Two Nuclear Reactors Were Damaged by the Earthquake, BEFORE the Tsunami Hit ... and the Entire Nuclear Reactor Design Is Flawed

George Washington's picture

Bloomberg reported last week:

radiation alarm went off at Tokyo Electric Power Co.’s Fukushima
nuclear power plant before the tsunami hit on March 11, suggesting that
contrary to earlier assumptions the reactors were damaged by the
earthquake that spawned the wall of water.


A monitoring post on
the perimeter of the plant about 1.5 kilometers (1 mile) from the No. 1
reactor went off at 3:29 p.m., minutes before the station was
overwhelmed by the tsunami that knocked out backup power that kept
reactor cooling systems running, according to documents supplied by the
company. The monitor was set to go off at high levels of radiation, an
official said.

Nuclear expert Arnie Gundersen just confirmed that some of the Japanese nuclear reactors were severely damaged even before the tsunami hit.

Gundersen reports that the containment vessel at Fukushima 1 started
leaking and melting down before the tsunami hit. Similarly, Gundersen
notes that the fuel pool at reactor 4 cracked and started leaking after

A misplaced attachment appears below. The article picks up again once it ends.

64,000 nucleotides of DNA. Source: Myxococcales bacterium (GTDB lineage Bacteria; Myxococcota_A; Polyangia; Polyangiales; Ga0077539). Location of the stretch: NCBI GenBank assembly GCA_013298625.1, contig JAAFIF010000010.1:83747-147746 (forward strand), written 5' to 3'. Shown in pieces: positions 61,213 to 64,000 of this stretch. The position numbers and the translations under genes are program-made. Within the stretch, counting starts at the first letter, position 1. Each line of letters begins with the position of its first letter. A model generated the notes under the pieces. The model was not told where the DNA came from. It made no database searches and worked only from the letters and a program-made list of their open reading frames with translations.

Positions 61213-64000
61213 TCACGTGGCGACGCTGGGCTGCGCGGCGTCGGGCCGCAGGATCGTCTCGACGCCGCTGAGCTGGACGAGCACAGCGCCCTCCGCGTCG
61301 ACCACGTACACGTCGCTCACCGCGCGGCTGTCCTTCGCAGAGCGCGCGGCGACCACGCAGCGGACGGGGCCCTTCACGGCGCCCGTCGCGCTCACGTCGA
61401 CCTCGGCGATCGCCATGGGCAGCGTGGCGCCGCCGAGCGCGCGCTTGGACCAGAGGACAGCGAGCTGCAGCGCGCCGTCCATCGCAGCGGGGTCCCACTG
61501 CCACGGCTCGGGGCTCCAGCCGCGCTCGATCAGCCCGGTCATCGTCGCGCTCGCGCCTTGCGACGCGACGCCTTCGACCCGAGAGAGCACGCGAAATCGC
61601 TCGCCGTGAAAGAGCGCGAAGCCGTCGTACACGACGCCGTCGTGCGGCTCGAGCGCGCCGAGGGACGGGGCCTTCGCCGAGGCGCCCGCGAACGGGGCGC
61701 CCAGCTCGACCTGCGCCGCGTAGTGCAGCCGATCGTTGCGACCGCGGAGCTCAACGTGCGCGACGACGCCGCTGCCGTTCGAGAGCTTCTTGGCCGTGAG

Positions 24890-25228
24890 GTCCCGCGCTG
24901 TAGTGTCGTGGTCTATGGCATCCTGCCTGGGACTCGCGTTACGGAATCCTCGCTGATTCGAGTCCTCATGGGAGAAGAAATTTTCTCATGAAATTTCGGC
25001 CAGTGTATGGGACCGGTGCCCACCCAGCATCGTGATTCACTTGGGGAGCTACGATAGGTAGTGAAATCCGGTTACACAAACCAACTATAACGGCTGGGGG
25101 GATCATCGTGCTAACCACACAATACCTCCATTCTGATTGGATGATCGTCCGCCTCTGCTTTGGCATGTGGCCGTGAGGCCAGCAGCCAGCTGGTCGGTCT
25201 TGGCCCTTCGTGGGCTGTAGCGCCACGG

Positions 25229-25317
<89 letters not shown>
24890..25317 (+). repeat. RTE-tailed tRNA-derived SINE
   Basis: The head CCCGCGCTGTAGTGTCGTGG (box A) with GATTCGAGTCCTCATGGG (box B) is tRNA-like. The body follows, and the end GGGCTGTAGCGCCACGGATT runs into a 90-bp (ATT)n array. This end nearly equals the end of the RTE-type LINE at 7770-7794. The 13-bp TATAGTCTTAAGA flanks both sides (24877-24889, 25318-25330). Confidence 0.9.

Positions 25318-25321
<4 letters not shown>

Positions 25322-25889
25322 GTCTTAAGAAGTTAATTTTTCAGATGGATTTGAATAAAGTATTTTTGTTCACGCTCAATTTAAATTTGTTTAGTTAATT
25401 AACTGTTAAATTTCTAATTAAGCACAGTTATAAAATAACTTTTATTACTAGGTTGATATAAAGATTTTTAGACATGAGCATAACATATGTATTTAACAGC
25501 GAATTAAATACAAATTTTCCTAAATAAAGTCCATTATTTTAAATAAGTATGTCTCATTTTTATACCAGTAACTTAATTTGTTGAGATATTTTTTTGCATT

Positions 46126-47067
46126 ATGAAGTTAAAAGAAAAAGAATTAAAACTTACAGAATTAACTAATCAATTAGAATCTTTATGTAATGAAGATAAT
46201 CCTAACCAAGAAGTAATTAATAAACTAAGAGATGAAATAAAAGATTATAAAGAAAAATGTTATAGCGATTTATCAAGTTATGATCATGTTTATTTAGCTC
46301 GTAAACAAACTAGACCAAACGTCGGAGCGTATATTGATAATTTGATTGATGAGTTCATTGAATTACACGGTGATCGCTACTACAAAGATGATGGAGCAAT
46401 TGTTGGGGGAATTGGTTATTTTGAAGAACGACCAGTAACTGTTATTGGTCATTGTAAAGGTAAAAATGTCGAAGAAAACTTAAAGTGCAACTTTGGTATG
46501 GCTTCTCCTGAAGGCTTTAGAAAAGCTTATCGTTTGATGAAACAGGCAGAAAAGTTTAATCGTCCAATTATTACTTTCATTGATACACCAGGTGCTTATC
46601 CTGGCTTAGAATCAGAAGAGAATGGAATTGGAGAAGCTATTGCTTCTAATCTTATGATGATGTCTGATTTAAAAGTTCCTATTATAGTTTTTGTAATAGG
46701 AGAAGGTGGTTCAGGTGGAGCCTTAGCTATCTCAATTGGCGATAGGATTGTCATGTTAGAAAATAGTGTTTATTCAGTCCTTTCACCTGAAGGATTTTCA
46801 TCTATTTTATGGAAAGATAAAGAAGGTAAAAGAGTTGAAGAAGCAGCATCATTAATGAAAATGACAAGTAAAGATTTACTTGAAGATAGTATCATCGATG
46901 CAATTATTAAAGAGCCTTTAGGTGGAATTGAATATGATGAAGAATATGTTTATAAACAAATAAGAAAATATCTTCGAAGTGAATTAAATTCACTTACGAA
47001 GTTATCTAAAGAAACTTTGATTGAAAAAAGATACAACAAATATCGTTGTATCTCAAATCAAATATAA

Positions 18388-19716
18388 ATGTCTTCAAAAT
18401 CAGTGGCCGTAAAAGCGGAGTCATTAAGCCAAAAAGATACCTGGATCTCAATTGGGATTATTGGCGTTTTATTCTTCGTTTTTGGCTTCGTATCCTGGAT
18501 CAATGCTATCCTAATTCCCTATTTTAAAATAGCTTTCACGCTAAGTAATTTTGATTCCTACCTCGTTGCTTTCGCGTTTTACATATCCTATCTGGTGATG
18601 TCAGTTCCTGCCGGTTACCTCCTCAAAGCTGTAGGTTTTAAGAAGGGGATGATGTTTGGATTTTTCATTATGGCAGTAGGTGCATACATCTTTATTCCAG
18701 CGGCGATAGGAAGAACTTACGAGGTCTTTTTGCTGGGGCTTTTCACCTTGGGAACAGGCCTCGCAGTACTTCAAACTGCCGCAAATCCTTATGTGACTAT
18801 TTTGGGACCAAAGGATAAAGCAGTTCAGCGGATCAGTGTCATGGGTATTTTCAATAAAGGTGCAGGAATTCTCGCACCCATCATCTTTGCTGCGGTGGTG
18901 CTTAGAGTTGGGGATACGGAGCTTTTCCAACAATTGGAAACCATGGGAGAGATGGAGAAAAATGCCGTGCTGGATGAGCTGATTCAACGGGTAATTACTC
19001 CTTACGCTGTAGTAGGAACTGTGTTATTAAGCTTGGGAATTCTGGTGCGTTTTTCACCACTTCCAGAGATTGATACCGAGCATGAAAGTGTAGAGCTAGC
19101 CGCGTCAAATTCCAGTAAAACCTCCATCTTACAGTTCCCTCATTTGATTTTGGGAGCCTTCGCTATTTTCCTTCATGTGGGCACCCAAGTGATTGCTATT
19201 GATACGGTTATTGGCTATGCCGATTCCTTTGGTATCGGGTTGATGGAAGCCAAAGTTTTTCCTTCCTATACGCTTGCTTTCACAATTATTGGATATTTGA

the earthquake and before the water hit.

Remember that Japanese seismologists had warned for years that Japan's reactors were extremely vulnerable to earthquakes, with one top seismologist noting:

It's like a kamikaze terrorist wrapped in bombs just waiting to explode.

also points out that Florida's nuclear reactors are vulnerable to tidal
surges from hurricanes, and California's reactors vulnerable to tidal
surges caused by earthquakes.

And he notes that the attempt to release pressure at Fukushima failed 3 out of 3 times: 100% failure rate.

Gundersen notes that this shows that the entire design of these old-fashioned nuclear reactors is a failure.

Finally, Gundersen says - I've repeatedly noted - that conditions are in many ways even more precarious in the U.S. than in Japan.


The Implications of the Fukushima Accident on the World's Operating Reactors from Fairewinds Associates on Vimeo.